By Catherine Harris of NZPA
Wednesday 23rd August 2006
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Analysts are expecting the airline to post a profit of $140 million before interest and tax, as Air NZ itself indicated in June.
The airline's optimism was based on a 10% hike in air fares and more demand for premium long-haul seats .
The forecast was a drop of 34% in ebit from last year but in the current environment of high oil prices, it would be an "outstanding result", Forsyth Barr analyst Rob Mercer said.
He added the company had implemented some smart moves including cancelling low-earning routes and improving its fleet, which put it in a very strong cash flow position.
Analysts will also be looking for early benefits of a lower exchange rate in the fourth quarter.
But "the bottom line is, when you look at '07, all the cost benefits and the fleet uplift may not be enough to really dampen the impact of the oil price where it is today", Mercer said.
Oil prices are now $US15-$US20 a barrel higher than when Air NZ made its forecast at the start of the year.
Air NZ is also contending with prospective increases in landing fees, although analysts like Mercer believe these fees are not material to the airline's position.
A proposed codeshare with Qantas is also courting controversy, with both airlines telling competition or Government authorities that they cannot afford to fly the Tasman without fuller aircraft.
Analysts will also be looking for some confirmation that a heavy number of layoffs and plans for outsourcing will result in lower costs.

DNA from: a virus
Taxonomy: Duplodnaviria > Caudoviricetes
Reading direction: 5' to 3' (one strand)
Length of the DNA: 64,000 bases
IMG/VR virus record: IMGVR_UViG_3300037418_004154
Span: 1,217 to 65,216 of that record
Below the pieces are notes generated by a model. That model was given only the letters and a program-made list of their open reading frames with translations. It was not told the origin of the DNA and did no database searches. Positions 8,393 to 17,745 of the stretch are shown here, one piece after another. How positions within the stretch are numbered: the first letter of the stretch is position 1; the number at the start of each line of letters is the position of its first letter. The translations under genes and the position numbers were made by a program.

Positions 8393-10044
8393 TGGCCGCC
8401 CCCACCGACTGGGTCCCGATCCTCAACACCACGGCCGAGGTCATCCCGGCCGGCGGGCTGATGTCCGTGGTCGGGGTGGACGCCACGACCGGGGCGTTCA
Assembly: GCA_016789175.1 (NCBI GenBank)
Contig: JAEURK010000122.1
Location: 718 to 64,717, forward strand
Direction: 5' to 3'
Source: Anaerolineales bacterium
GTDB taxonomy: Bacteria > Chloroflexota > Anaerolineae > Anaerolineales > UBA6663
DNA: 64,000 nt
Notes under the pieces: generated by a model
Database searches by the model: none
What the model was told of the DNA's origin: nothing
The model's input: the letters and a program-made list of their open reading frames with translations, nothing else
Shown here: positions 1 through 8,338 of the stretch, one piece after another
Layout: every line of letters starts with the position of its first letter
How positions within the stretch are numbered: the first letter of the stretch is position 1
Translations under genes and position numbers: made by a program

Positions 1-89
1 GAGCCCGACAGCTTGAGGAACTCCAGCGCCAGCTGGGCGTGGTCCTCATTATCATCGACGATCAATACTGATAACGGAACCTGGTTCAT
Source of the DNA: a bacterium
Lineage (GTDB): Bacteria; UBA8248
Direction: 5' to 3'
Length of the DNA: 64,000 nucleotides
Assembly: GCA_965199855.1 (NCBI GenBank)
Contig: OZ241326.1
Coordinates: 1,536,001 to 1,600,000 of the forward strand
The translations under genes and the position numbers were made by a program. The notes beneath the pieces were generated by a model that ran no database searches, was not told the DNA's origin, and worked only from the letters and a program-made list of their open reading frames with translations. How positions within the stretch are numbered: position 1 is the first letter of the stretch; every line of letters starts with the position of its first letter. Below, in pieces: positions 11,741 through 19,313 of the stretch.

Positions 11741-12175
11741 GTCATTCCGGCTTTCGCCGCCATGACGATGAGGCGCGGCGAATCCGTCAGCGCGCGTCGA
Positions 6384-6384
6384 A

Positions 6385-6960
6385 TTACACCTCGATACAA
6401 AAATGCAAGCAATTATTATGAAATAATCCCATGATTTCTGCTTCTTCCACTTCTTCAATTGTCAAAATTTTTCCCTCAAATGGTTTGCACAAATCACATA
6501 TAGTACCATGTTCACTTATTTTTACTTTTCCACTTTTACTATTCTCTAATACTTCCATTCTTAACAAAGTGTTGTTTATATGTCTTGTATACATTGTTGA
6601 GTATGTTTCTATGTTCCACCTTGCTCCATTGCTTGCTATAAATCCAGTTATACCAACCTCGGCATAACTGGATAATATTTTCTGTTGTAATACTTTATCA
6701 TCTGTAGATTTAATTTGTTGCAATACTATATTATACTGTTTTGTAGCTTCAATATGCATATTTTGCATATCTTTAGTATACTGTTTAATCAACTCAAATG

It has outsourced aircraft engine maintenance and cleaning, signalled head office cuts and, it is rumoured, planning to outsource most of its finance and ground work to save $250 million.
Looking ahead, persistently high oil prices and the less profitable trans-Tasman and Asian routes are likely to drag on next year's profitability.
The airline has scrapped or is reviewing certain routes, and switched from Singapore to Hong Kong as its Asia hub.
Hong Kong is more strategic because of the increasing number of tourists from China, while tourism from Japan is in decline.
The airline plans to start flying out of Shanghai in November.
But it's the decision to upgrade aircraft that will make a big difference, Mercer said.
That decision gives the airline a "seven year holiday" on maintenance and operating costs. New or refurbished Boeing 747s were going into the States, and B777s were going to San Francisco and to replace the B767s in Asia.
The risks were not "an easy story to like" but Air NZ was well placed to become a strong competitor, Mercer said.
"It's not great but you'll lose players along the way and Air NZ will come out okay, and if oil prices fall, they'll get reasonable windfall profitability."
Air NZ has become a no-frills domestic airline and cut costs on its trans-Tasman routes as it recovers from a near-collapse in 2001.
Its shares closed up a cent yesterday to $1.10, 10c off the spike they rose to at the end of June when the airline said its profit forecast was on track.
Forsyth Barr's fair value price is $1.52 with a buy rating.
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